A person’s health affects more than just themselves. Women hold multiple roles in their lives – whether it’s manager, mother, sister, spouse, or caregiver – the roles are countless and many. No matter how many hats you wear, every role is important. When it comes to a woman’s health, the impacts of sickness can expand to all areas of life and impact each and every role.
Additionally, women frequently experience misconceptions when it comes to health issues related to fertility and childbearing. There are times when women experience difficulty with diagnosis related to hormones, and can sometimes struggle to find healthcare that understands the ins and outs of a woman’s body.
Roles at Home
Both men and women hold important roles in the household. However, historically women have been responsible for healthcare, childcare, and caregiving after children are born.
- Healthcare: In households with children, roughly 80% of mothers decide who will be their children’s healthcare provider and are responsible for making appointments, taking children to appointments, and providing aftercare.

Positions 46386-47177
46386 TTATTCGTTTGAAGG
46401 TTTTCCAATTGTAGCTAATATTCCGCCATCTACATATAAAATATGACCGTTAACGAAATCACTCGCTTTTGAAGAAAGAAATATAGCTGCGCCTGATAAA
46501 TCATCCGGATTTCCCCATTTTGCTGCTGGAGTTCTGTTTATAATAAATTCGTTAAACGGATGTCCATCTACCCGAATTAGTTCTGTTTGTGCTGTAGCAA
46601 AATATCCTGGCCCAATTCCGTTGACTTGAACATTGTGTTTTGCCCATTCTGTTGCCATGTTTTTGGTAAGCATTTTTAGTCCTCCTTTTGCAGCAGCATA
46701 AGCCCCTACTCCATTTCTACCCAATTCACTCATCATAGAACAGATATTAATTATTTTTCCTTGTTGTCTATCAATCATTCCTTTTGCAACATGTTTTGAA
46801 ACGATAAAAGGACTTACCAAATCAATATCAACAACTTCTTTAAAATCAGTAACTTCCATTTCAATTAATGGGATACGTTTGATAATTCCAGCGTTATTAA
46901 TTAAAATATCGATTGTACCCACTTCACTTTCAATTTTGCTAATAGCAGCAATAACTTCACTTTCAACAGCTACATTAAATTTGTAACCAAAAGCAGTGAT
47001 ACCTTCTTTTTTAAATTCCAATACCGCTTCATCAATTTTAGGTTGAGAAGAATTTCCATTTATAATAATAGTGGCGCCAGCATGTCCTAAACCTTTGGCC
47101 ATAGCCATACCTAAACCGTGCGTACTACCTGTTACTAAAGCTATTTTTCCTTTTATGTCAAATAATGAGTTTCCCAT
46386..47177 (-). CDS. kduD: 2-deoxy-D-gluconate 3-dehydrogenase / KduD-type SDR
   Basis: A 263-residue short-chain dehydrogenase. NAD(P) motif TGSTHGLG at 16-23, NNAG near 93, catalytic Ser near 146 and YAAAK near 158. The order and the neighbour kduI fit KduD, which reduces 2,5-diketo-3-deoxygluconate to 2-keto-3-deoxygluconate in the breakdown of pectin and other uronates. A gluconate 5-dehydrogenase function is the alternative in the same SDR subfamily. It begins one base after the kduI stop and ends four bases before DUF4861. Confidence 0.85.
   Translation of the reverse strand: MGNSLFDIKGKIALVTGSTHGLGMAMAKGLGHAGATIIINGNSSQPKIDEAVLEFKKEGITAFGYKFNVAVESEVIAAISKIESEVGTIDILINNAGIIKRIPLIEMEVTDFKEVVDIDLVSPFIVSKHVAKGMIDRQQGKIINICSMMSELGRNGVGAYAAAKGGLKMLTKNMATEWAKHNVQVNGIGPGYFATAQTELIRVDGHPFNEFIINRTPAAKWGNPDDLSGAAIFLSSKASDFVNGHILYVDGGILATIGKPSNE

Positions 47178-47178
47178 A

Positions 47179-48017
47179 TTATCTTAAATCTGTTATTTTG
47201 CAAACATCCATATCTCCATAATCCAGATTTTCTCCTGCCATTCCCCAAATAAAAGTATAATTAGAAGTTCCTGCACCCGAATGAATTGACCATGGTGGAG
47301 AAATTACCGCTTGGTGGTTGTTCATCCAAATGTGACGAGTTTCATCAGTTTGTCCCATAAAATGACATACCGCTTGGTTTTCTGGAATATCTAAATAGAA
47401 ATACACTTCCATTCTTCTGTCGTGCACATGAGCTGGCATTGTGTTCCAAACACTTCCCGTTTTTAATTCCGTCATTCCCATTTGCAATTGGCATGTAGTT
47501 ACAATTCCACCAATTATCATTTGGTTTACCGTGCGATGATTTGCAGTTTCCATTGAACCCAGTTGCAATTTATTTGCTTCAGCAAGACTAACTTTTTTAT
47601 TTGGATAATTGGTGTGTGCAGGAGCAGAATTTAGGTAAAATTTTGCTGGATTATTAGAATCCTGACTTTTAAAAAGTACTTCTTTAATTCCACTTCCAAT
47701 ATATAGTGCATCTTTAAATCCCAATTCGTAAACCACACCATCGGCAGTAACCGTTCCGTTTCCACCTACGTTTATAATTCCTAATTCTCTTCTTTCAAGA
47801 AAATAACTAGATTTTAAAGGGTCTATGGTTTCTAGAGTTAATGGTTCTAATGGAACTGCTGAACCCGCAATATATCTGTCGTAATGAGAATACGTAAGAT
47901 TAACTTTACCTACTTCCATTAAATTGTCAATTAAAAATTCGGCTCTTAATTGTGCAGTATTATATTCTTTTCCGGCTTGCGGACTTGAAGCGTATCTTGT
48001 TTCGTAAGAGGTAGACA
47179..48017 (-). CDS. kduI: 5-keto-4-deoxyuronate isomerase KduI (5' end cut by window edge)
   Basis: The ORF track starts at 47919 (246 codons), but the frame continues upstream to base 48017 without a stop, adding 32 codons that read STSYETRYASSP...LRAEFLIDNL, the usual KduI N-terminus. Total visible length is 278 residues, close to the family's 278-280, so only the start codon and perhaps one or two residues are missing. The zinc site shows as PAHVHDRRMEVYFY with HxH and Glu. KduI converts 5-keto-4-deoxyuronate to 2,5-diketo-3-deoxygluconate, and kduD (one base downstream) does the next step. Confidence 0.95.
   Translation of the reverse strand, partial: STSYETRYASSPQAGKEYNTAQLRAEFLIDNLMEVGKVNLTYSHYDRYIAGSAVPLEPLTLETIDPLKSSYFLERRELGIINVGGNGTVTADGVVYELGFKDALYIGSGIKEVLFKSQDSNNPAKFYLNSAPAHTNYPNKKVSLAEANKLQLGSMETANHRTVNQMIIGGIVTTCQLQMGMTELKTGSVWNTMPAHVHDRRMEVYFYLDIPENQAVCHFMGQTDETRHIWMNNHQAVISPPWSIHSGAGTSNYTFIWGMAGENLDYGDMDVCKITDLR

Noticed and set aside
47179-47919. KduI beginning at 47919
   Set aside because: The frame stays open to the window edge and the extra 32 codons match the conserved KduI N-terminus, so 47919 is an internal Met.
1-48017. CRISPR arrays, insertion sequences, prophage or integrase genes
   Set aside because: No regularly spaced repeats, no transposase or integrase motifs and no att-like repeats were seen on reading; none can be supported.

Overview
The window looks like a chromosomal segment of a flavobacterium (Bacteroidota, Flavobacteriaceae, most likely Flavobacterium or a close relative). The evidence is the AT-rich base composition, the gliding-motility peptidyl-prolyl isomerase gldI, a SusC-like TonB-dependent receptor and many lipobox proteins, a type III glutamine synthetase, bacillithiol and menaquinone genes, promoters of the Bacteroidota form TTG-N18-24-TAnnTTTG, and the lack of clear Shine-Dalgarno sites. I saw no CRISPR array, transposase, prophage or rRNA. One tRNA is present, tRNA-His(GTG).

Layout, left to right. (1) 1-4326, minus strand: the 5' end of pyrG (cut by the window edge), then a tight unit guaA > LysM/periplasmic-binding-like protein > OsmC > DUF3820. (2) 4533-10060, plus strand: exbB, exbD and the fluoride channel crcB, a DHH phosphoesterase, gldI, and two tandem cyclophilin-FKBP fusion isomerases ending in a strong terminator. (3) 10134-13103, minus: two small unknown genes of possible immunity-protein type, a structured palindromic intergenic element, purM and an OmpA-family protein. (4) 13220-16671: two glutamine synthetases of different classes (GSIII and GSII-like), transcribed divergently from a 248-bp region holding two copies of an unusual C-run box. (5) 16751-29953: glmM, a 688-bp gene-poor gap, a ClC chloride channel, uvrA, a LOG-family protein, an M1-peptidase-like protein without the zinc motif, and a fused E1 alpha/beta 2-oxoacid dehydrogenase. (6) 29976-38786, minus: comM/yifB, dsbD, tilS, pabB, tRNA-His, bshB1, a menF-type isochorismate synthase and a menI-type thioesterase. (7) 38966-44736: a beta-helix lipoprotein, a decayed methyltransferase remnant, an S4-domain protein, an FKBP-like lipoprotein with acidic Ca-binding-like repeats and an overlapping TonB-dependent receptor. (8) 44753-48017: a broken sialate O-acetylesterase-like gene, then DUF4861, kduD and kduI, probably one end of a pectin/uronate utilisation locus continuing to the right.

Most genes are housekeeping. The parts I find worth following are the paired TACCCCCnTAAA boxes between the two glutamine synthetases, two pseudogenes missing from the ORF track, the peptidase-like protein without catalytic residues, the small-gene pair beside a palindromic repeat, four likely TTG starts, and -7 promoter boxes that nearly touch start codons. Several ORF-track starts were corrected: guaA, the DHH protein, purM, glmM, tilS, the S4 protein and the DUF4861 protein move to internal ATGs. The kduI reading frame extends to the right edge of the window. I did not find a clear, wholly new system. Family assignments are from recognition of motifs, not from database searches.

- Childcare: In generations passed, it had been thought to be the woman’s responsibility to stay home and provide childcare. While this isn’t the case anymore, at least two-thirds of mothers with children under 18 are employed, and half of these miss work when a child is sick.
- Caregiving: About 10% of women ages 18 to 64 care for chronically ill, disabled, or elderly family members.
While societal norms are constantly changing, women are essential in the workplace, in the home, and in the world in general and it’s essential to support them and their health.
How Can You Help?
We can all do something to assist women who are struggling with health issues related to childbirth:
- Be aware of women’s health concerns and the impacts that things like fertility and childbearing bring. When we can truly understand how women’s health impacts lives, supporting them during these times will become the standard of care.
- Offer support. Whether it’s a listening ear or advocacy, women need support in healthcare now more than ever. Supporting women during prenatal genetic counseling can be a key part of advocating for women while they are trying to start a family.
Issues like cancer, infertility, sexual health, and genetic screening affect the whole family, not just the person diagnosed. The most important thing a family can do is come together and support both during sickness and in health.
Article Submitted By Community Writer